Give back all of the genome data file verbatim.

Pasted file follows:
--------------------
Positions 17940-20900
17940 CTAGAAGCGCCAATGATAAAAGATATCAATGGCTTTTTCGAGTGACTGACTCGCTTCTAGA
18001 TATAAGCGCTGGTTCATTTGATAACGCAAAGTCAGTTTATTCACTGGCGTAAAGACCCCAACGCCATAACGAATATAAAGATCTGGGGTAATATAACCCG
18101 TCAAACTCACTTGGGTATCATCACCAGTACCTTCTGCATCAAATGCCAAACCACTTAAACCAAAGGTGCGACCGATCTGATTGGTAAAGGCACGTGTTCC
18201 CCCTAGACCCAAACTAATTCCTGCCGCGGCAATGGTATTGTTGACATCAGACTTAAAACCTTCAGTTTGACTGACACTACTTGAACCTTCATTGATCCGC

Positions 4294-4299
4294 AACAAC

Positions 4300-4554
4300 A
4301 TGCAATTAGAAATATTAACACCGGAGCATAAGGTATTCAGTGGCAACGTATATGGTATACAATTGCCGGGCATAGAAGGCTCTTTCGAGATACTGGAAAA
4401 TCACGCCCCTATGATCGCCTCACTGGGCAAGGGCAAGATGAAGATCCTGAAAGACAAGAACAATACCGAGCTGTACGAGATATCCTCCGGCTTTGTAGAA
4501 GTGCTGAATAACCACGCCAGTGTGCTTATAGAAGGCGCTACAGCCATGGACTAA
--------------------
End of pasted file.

Positions 17940-20900
17940 CTAGAAGCGCCAATGATAAAAGATATCAATGGCTTTTTCGAGTGACTGACTCGCTTCTAGA
18001 TATAAGCGCTGGTTCATTTGATAACGCAAAGTCAGTTTATTCACTGGCGTAAAGACCCCAACGCCATAACGAATATAAAGATCTGGGGTAATATAACCCG
18101 TCAAACTCACTTGGGTATCATCACCAGTACCTTCTGCATCAAATGCCAAACCACTTAAACCAAAGGTGCGACCGATCTGATTGGTAAAGGCACGTGTTCC
18201 CCCTAGACCCAAACTAATTCCTGCCGCGGCAATGGTATTGTTGACATCAGACTTAAAACCTTCAGTTTGACTGACACTACTTGAACCTTCATTGATCCGC

Positions 4294-4299
4294 AACAAC

Positions 4300-4554
4300 A
4301 TGCAATTAGAAATATTAACACCGGAGCATAAGGTATTCAGTGGCAACGTATATGGTATACAATTGCCGGGCATAGAAGGCTCTTTCGAGATACTGGAAAA
4401 TCACGCCCCTATGATCGCCTCACTGGGCAAGGGCAAGATGAAGATCCTGAAAGACAAGAACAATACCGAGCTGTACGAGATATCCTCCGGCTTTGTAGAA
4501 GTGCTGAATAACCACGCCAGTGTGCTTATAGAAGGCGCTACAGCCATGGACTAA